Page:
29 Jan 2008
As hay fever season approaches, Tokyo-based weather forecasting company Weathernews, Inc. is deploying a 200-strong army of beady-eyed, ball-shaped robots nationwide to monitor the pollen situation.
The so-called "Pollen Robots," which weigh 1 kilogram (2.2 lbs) and measure 30 centimeters (1 ft) across, consist of a monitoring unit housed in a spherical styrofoam shell. A pair of eyes glow 5 different colors -- white, blue, green, red and purple -- to indicate the level of Japanese cedar and cypress pollen in the air.
Two hundred hay fever sufferers around the country have volunteered to hang the Pollen Robots outside their homes, where they will monitor the air and send minute-by-minute reports over the Internet to Weathernews headquarters in Tokyo. The data will be used to update the company's online pollen map.
Weathernews is forecasting higher-than-normal pollen counts this spring.
18 Apr 2006
In an annual rite of spring, scientists in Japan carefully monitor the atmosphere for yellow dust. Also known as Asian dust, yellow sand or yellow wind, yellow dust is a phenomenon in which strong seasonal winds kick up giant clouds of fine Gobi desert sand. The dust clouds travel eastward, affecting air quality in China, Korea and Japan, and occasionally the continental US.
Japan's Meteorological Research Institute uses a remote sensing technique known as aerosol LIDAR (light detection and ranging) to monitor the status of the atmosphere and measure phenomena such as yellow dust. When weather conditions permit, a green laser beam is shot into the night sky from a small prefab structure belonging to the institute. The laser light is partly backscattered as it strikes particles floating as high as 40 km (25 miles) in the atmosphere, and the strength and timing of the reflected signals allows observers on the ground to analyze the particle content of the air.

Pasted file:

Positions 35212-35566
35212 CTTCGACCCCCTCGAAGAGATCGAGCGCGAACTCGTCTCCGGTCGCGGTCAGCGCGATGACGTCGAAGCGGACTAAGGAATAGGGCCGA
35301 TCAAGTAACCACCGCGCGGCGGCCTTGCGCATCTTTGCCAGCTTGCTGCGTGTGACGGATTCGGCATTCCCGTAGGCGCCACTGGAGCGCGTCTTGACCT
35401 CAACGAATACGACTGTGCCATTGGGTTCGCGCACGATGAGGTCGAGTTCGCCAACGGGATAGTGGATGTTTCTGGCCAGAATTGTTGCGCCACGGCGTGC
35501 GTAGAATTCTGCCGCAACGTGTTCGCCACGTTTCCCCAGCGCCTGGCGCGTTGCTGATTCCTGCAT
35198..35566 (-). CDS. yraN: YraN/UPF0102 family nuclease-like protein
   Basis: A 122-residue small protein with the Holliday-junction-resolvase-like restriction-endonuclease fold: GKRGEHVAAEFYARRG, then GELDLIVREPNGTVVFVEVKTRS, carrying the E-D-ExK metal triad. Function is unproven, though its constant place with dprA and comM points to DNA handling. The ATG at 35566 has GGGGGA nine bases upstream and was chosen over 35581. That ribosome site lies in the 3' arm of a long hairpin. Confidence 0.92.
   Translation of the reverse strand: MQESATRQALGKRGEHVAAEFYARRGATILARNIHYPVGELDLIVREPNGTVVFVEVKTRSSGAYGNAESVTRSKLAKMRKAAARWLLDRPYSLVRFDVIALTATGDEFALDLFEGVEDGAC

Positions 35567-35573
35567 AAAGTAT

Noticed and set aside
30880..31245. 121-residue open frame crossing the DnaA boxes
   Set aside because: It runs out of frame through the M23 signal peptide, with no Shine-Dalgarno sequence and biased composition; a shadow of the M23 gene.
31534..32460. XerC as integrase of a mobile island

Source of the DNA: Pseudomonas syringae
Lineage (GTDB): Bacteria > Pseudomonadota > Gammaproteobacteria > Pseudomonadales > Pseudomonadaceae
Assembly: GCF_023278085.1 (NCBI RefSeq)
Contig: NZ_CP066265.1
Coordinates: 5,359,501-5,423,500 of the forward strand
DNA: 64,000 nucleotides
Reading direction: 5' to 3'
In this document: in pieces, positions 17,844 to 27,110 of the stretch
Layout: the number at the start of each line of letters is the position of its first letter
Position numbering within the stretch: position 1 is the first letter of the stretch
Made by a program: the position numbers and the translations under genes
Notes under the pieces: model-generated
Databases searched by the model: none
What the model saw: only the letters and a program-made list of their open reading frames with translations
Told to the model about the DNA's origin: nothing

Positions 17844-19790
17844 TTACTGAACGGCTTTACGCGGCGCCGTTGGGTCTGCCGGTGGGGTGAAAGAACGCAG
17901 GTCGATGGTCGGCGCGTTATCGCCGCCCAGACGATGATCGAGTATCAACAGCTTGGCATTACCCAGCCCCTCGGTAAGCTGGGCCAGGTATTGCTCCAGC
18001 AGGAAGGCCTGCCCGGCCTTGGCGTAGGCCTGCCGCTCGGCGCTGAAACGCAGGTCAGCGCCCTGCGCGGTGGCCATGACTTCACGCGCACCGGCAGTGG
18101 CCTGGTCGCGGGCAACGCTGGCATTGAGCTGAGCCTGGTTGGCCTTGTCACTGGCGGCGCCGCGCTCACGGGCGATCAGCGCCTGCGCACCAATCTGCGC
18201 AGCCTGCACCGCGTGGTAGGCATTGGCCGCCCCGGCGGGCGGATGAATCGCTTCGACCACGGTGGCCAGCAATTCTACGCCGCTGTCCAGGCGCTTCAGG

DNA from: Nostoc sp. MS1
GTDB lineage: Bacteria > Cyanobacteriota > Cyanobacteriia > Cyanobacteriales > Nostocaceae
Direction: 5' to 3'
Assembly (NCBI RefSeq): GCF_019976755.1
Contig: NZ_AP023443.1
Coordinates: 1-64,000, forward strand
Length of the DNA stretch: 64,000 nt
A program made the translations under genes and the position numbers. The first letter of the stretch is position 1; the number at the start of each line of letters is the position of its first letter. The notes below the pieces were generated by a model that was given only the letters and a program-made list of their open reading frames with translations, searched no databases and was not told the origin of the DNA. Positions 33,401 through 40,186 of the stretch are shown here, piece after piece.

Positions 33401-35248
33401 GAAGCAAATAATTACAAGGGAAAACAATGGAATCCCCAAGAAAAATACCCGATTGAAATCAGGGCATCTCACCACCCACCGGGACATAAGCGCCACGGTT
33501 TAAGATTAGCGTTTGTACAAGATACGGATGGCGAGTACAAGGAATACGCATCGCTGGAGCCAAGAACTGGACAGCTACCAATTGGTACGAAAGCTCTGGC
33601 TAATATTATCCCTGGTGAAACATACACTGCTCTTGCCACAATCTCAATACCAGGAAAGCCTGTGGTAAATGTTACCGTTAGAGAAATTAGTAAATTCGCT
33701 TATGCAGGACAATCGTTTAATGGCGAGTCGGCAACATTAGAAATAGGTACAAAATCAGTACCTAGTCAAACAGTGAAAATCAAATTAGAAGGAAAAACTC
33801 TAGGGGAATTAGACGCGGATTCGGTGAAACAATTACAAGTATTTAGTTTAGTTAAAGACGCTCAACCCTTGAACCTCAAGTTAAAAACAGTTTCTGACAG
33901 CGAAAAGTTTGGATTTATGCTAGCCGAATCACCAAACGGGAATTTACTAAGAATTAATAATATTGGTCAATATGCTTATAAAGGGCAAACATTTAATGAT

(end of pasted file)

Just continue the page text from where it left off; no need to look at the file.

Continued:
On the night of April 17, the Omaezaki weather station in Shizuoka prefecture confirmed the presence of yellow dust in the atmosphere.
[Source: Yomiuri Shimbun]
13 Apr 2006
Toyama Bay is the habitat of the world-famous glowing firefly squid, which surface in large numbers every spring in a phenomenon that has been designated a special natural monument. Peak firefly squid season means big catches for fishermen and brisk business for sightseeing boats that provide close-up views of the magical action.
Early in the morning, after 3 AM, sightseeing boats depart the Namerikawa fishing port (Namerikawa is also home to the world's only museum dedicated to the firefly squid) in Toyama prefecture, making a short journey to fixed nets located about 1 to 2 km offshore. As the fishermen haul in their nets, the light emitted by the firefly squid causes the sea surface to glow a cobalt blue, evoking squeals of delight from the tourists.
Toyama Bay's firefly squid fishing season opened on March 1 and is expected to continue until the end of June. Sightseeing boats are scheduled to run until May 7.
[Source: Yomiuri Shimbun, Asahi Shimbun]